Johanna’s cleaning business, the one she had started while married to Louis, as a way to earn some money when he’d blocked her access to their joint account, the one Louis had continuously mocked, was growing faster than she had ever expected. It employed over a thousand people. In fact, it had expanded so much that Johanna could no longer run Spic & Span Cleaning from her home, so she had leased an entire floor, a total of twelve offices. At the same time, she had to hire ten more supervisors, an accountant, and an assistant—Angela—who also served as Johanna’s general manager…and apparently, her rude keeper. Angela was a true asset, so Johanna turned a blind eye to her assistant’s lack of diplomacy…and loud voice.
With a long sigh, Johanna informed Angela that something had come up, and asked her to reschedule everything for tomorrow just as her phone beeped again.
This time, the message was from the court scheduling. Her heart did a little flip then settled into a bumpy rhythm. She didn’t need to read the message—she knew the drill. It was to alert her about the arrival of the order in the form of an email.
With a trembling hand she clicked on the Chrome menu on her computer’s toolbar. She logged into her email account and went to her inbox, then clicked on the one that read, Reasons for Judgment. The email opened slower than it should, or was that just her imagination?
Once it opened, she stared at it for an ungodly amount of time, unable to click on the attachment. This was it. Her children’s future and hers rested inside the little red rectangle. Once she opened the attachment, there would be no going back. Once she saw it, she could never unsee it. For a long moment, she contemplated whether to call her mother from upstairs and ask her to open it.
Don’t be ridiculous. What are you? Two? she scolded herself. Whatever the court’s decision, she would have to deal with it just as she had in the past.
With trembling hands Johanna clicked on the attachment, and then squeezing her damp hands into fists, she held her breath. The fraction of a second it took the PDF file to open seemed the longest of her life. Once it opened, she scrolled down to the last page. And froze.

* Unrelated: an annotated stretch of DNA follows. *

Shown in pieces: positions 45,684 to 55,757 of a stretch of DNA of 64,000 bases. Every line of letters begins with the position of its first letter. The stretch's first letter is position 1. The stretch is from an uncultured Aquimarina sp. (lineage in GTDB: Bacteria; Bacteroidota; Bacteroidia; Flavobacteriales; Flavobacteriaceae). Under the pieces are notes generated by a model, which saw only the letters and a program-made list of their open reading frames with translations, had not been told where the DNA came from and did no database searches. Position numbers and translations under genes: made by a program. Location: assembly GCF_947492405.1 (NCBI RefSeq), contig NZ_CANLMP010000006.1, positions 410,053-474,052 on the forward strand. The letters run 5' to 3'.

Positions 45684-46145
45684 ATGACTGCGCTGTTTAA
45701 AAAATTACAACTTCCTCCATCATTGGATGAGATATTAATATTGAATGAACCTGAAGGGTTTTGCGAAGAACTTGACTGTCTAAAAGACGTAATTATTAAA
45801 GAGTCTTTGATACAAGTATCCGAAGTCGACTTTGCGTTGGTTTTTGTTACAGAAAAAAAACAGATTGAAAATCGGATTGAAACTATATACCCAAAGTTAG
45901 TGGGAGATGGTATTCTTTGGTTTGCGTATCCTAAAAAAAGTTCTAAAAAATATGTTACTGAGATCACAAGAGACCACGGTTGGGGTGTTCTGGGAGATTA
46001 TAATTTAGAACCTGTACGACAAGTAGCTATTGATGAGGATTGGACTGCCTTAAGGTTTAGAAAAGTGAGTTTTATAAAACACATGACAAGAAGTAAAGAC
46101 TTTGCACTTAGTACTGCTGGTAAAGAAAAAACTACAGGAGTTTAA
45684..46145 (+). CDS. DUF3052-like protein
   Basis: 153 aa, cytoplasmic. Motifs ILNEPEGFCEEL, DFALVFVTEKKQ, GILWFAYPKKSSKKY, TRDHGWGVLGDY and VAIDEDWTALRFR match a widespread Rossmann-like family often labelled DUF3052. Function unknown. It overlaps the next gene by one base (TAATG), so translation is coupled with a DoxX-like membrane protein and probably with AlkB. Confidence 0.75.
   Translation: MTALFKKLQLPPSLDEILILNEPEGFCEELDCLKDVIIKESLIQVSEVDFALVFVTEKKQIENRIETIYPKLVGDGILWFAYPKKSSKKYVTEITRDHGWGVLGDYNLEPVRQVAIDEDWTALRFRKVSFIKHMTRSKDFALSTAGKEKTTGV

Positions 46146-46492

Residency with the father jumped at her from beneath Interim Order written in bold letters. Wide-eyed and unable to read the rest of the order, Johanna sat there. The punch in her stomach slowly rising and forming into a lump in her throat. Tears welled up in her eyes, and the more she stared at the screen, the more bitter the lemons pelting her reality.
She had lost custody of her children. How?
Two mirrored calendars in both homes… the judge’s words echoed in her mind.
All air had left her lungs as a sudden sick feeling churned her insides. She peeled her eyes off the screen and stood on shaky legs as if all the muscles and bones in her body had suddenly liquefied. The room tipped and turned, and she felt herself folding like a ribbon. She reached for the desk to regain her balance.
“Johanna, are you okay?”
Still holding on to the desk, Johanna turned toward the sound of her mother’s voice with tears gushing out.
Placing one hand on Johanna’s shoulder and her forefinger from her other hand beneath Johanna’s chin, Anna raised her daughter’s face until their eyes met.
“Hey. Hey…” Anna pulled Johanna into a tight hug. “You want to talk about it?” she asked softly.
Johanna unwrapped herself from her mother’s embrace and pointed to the screen that still bore the open court file, then she collapsed into her office chair. “I’ve lost my children, Mom,” she said between sobs.
Anna’s eyebrows drew together and a crease formed between them. “What?”